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HONY Post Sparks Movement on Standardized Testing, Low-income Schools

HONY Post Sparks Movement on Standardized Testing, Low-income Schools

Humans of New York (HONY) has become a popular social media trend where blogger and photojournalist Brandon Stanton interviews and takes photos of random strangers on the streets of the Big Apple.

Stanton takes these photos and shares them on Facebook and "invites subjects to reflect on relationships’ ups and downs, the trajectories of their dreams and struggles, or the minutiae of everyday life," according to an article on The article follows the first interview and everything that happened afterwards, including the questioning of standardized testing. On Jan. 19, however, he didn't know that one interview would create such a spark.

According to the article, on Jan. 19, "Brandon interviewed a young boy in the Brownsville neighborhood:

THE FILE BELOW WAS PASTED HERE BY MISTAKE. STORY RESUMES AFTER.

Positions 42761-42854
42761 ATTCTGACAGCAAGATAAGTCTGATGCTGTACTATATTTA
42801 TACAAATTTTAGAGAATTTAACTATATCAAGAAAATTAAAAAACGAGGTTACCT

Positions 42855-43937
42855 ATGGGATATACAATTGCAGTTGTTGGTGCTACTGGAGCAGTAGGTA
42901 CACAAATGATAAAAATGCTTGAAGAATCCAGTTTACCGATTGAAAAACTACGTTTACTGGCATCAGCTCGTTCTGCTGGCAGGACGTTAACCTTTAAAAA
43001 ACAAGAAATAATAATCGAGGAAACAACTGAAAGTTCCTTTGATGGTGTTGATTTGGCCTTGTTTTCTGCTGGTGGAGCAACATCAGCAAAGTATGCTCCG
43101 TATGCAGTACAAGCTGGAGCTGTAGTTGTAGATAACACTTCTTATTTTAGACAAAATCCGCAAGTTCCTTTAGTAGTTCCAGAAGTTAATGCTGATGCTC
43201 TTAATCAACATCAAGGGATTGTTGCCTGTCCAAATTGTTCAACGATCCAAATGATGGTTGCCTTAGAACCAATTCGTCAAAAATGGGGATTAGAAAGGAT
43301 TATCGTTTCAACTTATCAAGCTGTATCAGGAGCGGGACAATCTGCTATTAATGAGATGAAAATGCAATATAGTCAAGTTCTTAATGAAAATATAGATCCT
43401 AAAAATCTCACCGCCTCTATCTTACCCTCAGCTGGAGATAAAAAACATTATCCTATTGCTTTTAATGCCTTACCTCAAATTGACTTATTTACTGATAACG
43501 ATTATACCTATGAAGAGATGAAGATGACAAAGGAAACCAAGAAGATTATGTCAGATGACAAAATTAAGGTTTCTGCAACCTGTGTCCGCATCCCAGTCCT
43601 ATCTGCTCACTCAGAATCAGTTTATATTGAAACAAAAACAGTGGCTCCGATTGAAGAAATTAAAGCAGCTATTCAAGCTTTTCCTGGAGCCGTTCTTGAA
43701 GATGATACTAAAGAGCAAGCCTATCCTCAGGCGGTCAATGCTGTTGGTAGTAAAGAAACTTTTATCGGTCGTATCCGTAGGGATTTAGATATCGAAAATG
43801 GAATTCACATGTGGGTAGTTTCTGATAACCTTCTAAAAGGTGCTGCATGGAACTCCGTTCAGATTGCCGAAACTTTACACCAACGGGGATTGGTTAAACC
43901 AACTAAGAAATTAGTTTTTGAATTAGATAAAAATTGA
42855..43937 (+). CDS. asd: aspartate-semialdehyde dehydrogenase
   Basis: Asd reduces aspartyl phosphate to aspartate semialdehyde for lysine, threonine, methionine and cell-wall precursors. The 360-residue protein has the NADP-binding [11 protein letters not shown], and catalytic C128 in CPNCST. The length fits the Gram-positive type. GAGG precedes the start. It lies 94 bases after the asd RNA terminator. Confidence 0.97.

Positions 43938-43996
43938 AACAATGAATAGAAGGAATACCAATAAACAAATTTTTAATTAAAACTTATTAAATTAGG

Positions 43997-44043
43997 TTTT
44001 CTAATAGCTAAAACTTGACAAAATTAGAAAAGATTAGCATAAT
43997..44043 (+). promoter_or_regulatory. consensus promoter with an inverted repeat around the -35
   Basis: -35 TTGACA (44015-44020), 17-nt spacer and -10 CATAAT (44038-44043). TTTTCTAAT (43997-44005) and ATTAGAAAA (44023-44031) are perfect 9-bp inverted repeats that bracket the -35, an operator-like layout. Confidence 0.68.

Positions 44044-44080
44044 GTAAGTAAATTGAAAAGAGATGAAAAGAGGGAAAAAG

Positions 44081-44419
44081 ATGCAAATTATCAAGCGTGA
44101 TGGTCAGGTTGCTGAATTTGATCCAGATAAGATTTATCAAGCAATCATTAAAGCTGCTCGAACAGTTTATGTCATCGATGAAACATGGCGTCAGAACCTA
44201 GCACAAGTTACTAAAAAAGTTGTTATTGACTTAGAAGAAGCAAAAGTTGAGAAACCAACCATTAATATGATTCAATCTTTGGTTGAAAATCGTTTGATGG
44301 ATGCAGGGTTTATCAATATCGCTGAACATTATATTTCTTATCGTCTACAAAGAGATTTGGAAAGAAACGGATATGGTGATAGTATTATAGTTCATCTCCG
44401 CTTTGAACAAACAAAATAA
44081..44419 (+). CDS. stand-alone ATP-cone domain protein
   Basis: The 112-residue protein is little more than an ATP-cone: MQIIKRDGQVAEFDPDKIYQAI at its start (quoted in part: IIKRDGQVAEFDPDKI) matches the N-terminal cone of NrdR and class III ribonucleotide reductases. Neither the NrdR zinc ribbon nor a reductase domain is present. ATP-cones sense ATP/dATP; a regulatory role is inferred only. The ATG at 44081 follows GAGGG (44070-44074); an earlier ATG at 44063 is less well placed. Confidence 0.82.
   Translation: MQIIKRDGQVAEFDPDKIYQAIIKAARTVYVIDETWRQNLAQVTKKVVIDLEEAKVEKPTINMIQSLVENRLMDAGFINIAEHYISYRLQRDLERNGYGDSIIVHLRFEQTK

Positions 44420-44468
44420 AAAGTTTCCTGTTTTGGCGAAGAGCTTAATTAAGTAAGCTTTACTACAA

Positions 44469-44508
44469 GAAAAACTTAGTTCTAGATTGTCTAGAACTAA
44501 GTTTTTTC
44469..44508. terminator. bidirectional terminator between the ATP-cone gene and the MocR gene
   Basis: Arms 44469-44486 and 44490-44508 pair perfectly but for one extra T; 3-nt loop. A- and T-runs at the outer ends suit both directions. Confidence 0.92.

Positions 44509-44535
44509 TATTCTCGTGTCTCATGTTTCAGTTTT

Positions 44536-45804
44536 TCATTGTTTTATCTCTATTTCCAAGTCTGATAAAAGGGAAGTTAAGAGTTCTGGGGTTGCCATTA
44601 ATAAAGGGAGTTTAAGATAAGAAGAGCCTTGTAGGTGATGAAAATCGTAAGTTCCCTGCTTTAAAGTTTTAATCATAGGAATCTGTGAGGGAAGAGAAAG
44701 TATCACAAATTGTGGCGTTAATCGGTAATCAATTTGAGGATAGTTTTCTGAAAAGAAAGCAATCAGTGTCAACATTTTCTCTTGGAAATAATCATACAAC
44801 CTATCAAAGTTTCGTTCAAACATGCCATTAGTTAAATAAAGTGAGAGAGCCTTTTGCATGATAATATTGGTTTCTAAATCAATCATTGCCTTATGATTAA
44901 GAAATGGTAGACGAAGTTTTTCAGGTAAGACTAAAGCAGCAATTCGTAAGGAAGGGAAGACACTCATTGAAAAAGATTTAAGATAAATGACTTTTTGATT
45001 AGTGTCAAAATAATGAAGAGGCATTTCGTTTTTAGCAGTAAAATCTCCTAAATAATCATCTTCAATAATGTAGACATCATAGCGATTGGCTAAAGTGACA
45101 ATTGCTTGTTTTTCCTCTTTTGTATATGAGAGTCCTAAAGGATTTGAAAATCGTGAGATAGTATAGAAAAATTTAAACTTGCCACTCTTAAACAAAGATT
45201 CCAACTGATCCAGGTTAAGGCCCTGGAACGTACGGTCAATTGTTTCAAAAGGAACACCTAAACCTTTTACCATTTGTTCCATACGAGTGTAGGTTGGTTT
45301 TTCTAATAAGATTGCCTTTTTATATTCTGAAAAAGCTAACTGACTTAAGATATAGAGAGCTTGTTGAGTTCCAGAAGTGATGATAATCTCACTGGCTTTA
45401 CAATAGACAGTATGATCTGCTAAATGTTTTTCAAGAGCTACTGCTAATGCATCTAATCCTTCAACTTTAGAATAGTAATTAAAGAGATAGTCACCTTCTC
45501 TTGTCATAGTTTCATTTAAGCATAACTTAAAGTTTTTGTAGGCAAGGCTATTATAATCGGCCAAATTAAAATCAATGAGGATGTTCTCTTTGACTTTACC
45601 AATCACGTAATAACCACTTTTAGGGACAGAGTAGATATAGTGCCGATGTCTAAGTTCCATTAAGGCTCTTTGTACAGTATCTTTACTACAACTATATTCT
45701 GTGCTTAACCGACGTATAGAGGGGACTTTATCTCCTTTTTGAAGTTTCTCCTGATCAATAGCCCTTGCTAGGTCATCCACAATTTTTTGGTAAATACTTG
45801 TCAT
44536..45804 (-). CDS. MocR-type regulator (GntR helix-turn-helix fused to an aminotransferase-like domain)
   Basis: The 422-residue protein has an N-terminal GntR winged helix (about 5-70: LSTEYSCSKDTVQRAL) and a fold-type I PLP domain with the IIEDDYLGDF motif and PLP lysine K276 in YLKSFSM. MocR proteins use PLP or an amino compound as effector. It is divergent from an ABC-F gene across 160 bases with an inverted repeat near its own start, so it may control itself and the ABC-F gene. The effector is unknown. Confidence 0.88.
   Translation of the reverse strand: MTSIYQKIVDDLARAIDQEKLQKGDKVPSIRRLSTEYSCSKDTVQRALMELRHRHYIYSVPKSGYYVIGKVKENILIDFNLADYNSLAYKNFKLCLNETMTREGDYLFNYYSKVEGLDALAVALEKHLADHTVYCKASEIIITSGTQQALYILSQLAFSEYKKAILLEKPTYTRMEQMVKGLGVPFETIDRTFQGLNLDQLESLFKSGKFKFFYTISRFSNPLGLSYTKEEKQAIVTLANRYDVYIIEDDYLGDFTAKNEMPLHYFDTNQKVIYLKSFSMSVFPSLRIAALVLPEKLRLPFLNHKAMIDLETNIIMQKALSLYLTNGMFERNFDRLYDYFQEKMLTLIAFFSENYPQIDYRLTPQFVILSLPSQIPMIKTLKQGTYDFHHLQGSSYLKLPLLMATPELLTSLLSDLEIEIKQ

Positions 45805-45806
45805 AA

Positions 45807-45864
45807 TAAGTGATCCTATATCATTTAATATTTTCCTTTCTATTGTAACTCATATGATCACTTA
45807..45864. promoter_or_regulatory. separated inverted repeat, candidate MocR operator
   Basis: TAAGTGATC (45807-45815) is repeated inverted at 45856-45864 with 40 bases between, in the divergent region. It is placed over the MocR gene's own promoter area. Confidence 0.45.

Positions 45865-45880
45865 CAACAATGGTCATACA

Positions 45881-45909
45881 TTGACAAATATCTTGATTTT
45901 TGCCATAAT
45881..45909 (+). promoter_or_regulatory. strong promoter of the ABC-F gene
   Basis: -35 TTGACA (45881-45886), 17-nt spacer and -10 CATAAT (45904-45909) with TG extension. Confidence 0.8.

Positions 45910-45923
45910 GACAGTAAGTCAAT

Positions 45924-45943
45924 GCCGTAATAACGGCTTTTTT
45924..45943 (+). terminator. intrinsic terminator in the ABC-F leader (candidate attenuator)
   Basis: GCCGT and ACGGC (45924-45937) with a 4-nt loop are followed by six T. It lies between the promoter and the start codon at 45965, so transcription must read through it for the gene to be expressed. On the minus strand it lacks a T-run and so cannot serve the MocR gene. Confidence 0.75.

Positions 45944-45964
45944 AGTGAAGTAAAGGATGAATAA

Brandon: Who’s influenced you the most in your life?

Vidal: My principal, Ms. Lopez.

Brandon: How has she influenced you?

Vidal: When we get in trouble, she doesn’t suspend us. She calls us to her office and explains to us how society was built down around us. And she tells us that each time somebody fails out of school, a new jail cell gets built. And one time she made every student stand up, one at a time, and she told each one of us that we matter."

"Vidal’s account of his relationship with his principal garnered thousands of likes, comments, and shares—and quickly," the article said. "The social media post 'took off' right away [by now it has accumulated more than a million Facebook 'likes' and more than 20,000 comments]. Many followers wondered, who was this Ms. Lopez—and what New York Public school did Brandon attend?"

According to the article, "the answers weren't long in coming."

"The day after publishing the post about Vidal, Brandon visited Mott Hall Bridges Academy, where he shadowed Ms. Nadia Lopez. Having seen how the first post resonated, he spent time brainstorming with her about 'creative ways that the HONY community could help further the vision of Mott Hall Bridges Academy,'" the article said. "On January 22, Brandon launched an Indiegogo campaign to raise $100,000 to send the kids of Mott Hall to Harvard. By February they had raised over $1.4 million."

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Article by Kassondra Granata, Education World Contributor

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